Do you ever find yourself wishing your children would put their phones away for one day? If so, then consider an opportunity for them to put their phones (and all other forms of media) away for several weeks. One of the primary goals of summer camp is to encourage children to be active while interacting with each other and the environment. In order to facilitate this, most camps have strict restrictions regarding the use of technology. Neither campers nor staff are permitted to have phones, laptops, television, video games, or anything capable of accessing the web. If you think you can hear your children groaning already, think again. Most campers actually report that they enjoy the media break camp provides.
With conditions such as social media anxiety and Facebook fatigue on the rise, it’s no wonder that campers value a break. Not only is it a nice reminder that there is more to life than Twitter or Instagram, time spent with friends at camp reiterates the value of interpersonal communication. Body language speaks volumes. LOL is never quite the same as the sound of a friend’s laughter, and ROFL never has quite the same effect as actually seeing someone so doubled over with laughter that they’re rolling on the floor. The former are strictly exchanges. The latter are experiences, and it’s experience that makes memories. Virtually no one ever mentions that time that “so and so” texted “such and such.” But they do recall that time by the Waterfront…or in the bunk or cabin or…in the Dining Hall, for several years after it happens. Those are the types of memories over which campers exchange fond tears on the last night of their last summer at camp and, in many instances, the post camp reunions to come.
Seeing and hearing real time reactions also keeps children in touch with acceptable behavior when it comes to communication. By seeing firsthand how people respond to them, children are able to gauge when they’ve gone to extremes that may be hurtful to others. Likewise, they are also able to take note of those conversational approaches that receive positive responses from camp friends as well as those that even help them make new friends. In other words, campers don’t miss their social media because it is replaced with time with each other. Children are less likely to bully each other or express thoughts or ideas they may later regret. In short, people are a much better deterrent to unacceptable behavior than a monitor or phone screen. There is much more immediacy and accountability.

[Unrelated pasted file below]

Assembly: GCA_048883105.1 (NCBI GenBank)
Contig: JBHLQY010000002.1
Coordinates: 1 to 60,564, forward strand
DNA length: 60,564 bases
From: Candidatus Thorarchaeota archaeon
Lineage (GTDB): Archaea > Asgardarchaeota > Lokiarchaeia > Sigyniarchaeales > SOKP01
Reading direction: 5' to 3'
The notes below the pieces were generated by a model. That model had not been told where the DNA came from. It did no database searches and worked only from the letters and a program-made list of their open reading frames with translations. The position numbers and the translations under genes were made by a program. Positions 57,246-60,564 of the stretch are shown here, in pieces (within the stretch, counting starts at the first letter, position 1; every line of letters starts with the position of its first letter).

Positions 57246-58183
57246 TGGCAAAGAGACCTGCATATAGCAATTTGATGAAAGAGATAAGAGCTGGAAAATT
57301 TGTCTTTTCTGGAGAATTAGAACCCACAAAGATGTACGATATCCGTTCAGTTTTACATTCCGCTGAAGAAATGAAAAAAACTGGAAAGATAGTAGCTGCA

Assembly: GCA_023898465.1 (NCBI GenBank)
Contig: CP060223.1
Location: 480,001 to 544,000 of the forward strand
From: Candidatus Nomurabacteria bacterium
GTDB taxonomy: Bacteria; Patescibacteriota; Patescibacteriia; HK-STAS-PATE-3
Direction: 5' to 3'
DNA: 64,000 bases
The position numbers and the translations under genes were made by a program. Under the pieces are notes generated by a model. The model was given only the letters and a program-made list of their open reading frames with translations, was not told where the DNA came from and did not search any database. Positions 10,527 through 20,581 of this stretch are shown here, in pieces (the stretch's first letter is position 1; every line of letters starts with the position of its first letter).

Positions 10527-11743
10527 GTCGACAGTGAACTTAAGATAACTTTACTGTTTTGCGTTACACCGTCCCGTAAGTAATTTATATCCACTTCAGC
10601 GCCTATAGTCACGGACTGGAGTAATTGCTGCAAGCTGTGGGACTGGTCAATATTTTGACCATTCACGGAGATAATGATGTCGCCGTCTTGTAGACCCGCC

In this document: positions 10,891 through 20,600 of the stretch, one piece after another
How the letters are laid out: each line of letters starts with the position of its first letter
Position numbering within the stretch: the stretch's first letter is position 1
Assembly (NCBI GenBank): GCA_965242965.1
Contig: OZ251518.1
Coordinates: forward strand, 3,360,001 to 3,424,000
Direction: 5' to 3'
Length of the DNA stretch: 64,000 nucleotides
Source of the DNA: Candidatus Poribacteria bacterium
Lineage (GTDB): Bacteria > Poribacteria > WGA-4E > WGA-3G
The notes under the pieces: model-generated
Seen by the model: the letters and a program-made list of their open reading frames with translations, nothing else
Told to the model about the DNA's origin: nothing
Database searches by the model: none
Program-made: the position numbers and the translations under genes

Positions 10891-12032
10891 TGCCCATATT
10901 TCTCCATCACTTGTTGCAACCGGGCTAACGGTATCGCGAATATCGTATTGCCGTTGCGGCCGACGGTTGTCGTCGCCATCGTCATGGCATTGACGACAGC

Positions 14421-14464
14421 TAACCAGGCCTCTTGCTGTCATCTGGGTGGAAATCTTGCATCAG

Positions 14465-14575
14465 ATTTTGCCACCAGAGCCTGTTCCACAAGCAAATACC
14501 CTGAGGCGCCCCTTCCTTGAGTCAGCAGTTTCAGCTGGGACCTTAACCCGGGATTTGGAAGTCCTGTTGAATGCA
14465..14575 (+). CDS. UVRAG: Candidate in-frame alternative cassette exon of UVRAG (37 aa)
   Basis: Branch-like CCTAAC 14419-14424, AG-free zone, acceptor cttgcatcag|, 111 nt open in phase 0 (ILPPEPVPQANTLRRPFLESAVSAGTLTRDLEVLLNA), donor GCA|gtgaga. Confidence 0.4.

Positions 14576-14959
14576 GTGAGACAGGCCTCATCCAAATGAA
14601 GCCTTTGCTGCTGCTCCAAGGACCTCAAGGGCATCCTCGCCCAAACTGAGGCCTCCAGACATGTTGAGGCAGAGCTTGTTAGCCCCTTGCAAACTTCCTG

The media break that camp provides helps children put social media into perspective as well. They come to understand that social media is just an interim form of communication rather than the exclusive form. Yes, it’s a fun way to keep in touch with friends, including those camp friends who live far distances and are rarely seen away from camp, but it’s also not the sum total of life. Rather, it’s a fun tool for engaging with others when it’s not possible to see them in person, and its importance should not be overvalued.
Most importantly, what children learn during their media break at camp is that they can live without it. Not only is it possible to live without it, life can be enjoyable while doing so. Chances are, those who have been to summer camp think twice before declaring that they could never live without their phone or other media devices, because they know otherwise. And they also know that sometimes the fun of communication is the creativity with which they must go about it in interpersonal situations.